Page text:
Salford City's Seddon living the dream
On a Sunday afternoon in 2014, while clutching a cup of tea in his living room, the 35-year-old received the phone call that would provide his career with the finish of distinction it warranted.
It was England coach and former Manchester United club captain Gary Neville. The purpose of the conversation? To convince the one-time Padiham FC striker to lead the line at Salford City, now headed by a cohort of Sir Alex Ferguson's Class of '92.
Neville's sales pitch, as you would expect, didn't last long, even though Seddon would drop down the hierarchy having represented Chester in the Conference. "Last summer I got a phone call on a Sunday while I was led in my house. My phone went, I said 'hello', and he said 'hi it's Gary Neville here'. I was just like 'yeah good one'. I just thought it was one of the lads.
"Obviously I started to register the voice and I was like 'oh my God, it's Gary Neville'. He told me that, along with Paul Scholes, Phil Neville, Nicky Butt, and Ryan Giggs, he'd bought a football club - Salford City. Some of them used to play for them as kids and they had a good relationship with them. He wanted to bring me in as a striker, somebody who had experience and could score goals.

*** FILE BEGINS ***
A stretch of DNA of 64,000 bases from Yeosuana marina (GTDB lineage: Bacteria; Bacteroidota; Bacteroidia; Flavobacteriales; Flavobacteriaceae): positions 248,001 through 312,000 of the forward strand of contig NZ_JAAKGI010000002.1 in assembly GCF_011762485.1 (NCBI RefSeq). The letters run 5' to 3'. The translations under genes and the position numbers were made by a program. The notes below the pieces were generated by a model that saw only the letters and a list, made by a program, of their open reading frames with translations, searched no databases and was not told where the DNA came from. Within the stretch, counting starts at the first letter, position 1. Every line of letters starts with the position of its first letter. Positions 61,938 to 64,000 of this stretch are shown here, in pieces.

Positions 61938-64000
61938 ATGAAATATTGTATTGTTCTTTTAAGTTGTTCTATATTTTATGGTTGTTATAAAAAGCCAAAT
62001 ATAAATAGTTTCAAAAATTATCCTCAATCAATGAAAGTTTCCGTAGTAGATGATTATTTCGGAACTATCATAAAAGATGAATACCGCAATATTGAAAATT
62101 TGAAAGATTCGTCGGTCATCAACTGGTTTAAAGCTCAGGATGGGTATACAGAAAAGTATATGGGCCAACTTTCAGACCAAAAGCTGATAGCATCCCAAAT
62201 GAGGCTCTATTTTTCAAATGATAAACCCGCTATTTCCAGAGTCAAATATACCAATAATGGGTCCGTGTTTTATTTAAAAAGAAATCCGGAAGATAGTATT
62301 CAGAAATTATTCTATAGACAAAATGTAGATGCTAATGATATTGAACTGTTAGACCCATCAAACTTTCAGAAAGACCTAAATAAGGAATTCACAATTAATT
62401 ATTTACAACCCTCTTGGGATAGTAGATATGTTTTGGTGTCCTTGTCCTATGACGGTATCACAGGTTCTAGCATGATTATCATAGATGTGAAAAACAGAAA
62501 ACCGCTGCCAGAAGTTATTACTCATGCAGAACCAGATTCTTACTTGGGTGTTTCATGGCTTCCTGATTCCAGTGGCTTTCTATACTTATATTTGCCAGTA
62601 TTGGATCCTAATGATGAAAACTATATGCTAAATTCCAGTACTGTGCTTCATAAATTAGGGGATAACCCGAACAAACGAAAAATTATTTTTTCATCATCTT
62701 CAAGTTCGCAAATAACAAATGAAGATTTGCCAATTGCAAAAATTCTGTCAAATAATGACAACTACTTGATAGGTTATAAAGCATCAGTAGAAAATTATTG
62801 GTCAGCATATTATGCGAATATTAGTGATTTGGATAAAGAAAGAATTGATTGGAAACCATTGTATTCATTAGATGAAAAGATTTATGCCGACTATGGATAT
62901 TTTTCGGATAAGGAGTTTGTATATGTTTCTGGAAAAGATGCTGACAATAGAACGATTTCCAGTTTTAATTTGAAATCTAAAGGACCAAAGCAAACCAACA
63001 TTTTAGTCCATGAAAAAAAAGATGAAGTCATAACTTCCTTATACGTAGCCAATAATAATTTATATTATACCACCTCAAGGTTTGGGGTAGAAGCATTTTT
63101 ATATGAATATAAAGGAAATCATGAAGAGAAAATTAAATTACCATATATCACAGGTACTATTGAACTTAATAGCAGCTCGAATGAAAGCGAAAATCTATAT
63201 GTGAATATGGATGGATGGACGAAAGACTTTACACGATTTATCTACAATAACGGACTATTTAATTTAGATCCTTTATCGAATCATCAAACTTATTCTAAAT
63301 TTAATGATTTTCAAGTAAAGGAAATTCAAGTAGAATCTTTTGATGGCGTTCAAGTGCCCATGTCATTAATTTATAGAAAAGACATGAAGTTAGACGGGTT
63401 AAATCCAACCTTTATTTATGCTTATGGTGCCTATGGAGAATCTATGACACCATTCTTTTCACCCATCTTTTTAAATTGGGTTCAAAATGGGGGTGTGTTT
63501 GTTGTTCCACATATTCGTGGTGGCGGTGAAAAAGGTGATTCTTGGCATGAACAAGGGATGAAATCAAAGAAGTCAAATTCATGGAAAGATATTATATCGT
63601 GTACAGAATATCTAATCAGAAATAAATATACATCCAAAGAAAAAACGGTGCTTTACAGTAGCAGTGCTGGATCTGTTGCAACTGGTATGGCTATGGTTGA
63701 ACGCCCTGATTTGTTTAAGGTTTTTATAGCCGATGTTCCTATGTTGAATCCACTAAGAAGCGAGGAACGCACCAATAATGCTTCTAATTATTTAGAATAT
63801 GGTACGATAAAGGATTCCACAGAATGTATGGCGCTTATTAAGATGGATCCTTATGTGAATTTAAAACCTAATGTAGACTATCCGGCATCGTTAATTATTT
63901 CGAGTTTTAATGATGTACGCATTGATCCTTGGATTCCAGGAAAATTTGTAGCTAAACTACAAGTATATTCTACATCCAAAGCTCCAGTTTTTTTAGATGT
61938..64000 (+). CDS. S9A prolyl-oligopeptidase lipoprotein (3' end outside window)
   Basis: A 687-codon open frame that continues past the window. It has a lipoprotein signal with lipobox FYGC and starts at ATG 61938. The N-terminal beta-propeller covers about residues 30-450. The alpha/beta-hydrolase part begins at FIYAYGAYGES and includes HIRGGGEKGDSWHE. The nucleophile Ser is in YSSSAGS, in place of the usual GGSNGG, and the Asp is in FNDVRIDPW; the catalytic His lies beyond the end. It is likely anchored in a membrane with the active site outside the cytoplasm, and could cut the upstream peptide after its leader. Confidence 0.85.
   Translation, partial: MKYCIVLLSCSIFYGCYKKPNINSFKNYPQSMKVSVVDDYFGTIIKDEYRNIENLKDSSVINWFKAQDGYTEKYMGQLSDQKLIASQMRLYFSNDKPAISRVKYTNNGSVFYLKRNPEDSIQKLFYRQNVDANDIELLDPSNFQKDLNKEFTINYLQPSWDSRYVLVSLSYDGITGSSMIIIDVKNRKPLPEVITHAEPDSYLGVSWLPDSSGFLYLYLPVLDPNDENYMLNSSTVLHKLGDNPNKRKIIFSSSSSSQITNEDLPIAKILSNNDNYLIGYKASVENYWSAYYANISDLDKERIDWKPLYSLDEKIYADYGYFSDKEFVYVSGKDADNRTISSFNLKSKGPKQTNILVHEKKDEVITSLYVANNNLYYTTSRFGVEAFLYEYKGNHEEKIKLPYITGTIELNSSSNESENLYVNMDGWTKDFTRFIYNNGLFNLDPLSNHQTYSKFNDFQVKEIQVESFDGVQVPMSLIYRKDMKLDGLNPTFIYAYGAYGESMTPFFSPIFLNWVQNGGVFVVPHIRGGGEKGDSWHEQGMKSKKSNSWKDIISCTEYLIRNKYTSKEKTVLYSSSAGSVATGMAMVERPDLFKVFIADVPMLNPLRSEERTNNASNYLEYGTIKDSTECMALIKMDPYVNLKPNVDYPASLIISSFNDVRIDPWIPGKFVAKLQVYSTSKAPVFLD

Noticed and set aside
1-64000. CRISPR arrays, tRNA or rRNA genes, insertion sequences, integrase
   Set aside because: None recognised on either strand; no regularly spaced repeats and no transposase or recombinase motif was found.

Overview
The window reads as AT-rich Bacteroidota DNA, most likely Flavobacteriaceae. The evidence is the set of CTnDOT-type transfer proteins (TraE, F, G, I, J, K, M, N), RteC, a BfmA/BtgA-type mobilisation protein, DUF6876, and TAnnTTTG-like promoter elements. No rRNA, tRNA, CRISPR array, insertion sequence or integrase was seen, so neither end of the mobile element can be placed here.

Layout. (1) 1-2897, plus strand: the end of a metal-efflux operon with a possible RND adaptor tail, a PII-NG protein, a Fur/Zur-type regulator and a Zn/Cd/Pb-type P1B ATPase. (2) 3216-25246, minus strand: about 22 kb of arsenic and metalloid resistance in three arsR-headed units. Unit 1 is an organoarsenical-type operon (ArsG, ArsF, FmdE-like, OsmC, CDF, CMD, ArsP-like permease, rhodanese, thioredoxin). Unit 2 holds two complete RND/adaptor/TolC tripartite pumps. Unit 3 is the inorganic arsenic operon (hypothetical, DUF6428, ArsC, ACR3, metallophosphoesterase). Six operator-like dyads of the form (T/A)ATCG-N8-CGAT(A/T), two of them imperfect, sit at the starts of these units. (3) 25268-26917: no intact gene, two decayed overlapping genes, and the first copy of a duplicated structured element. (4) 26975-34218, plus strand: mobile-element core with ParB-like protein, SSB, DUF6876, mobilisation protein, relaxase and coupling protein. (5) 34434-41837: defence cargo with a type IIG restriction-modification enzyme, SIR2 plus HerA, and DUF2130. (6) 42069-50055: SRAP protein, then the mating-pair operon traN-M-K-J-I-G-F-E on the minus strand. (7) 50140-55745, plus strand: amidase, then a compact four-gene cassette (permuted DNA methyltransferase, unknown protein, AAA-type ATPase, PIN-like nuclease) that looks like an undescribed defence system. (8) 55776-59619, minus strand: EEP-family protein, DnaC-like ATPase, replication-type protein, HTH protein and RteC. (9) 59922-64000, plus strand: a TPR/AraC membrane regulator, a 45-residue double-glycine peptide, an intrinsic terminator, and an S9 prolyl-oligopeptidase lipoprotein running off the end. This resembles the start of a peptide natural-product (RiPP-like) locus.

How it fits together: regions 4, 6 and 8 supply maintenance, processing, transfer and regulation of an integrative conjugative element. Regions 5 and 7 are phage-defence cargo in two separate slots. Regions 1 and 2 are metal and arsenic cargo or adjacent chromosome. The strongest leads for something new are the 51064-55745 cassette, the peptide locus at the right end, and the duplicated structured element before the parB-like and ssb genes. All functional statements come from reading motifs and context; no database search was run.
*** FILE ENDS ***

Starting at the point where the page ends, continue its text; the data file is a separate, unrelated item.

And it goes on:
"They wanted to try and win the league. You can't really say no to Gary Neville and we talked over a deal. I was 34 then and they offered me a two-year deal. For someone at my age, to be involved with those guys, it was brilliant. It really was amazing so I jumped at the opportunity."
And win the league they did, beating Darlington 1883 to the Evo-Stik First Division North title with Seddon culminating the term fourth in the goalscoring charts with 24 goals. The campaign was featured in BBC documentary "Class of '92: Out of their League".
"It's been really strange because I'm just some goofy lad from Burnley who has been very lucky to make it," said Seddon. "Obviously there's been the documentary and everybody has seen it on the BBC. I was worried thinking that I was going to look an idiot because any lad who is a model and plays football straight away 99% of people are going to hate you.
"I was hoping I didn't come across like that because I'm not like that. I genuinely get on with everybody that I meet. People always have an opinion of me before they meet me but I try to prove them wrong. I was worried how I was going to come across. But from thousands of comments on Twitter there's probably been one person say bad things.
"That ratio was brilliant for me. I've been out in town, Manchester and even in London and people walking past were doing a double take. They'd shout 'Gareth, let me get a picture with you'. It's brilliant."
He added: "In London, when I was seeing my brother, I was going down in to the subway, down the escalator, and lads on the other side shouted 'Seddon can I get a picture' and they ran round. It is a bit surreal because I'm a normal lad from Burnley but the feedback has been brilliant.
"I'm 35, nearly 36, never thought I'd get this sort of exposure. It's kind of one of the reasons why I joined Salford, even though I didn't know there was going to be a documentary. I knew there would be one last chance and work with the Class of '92.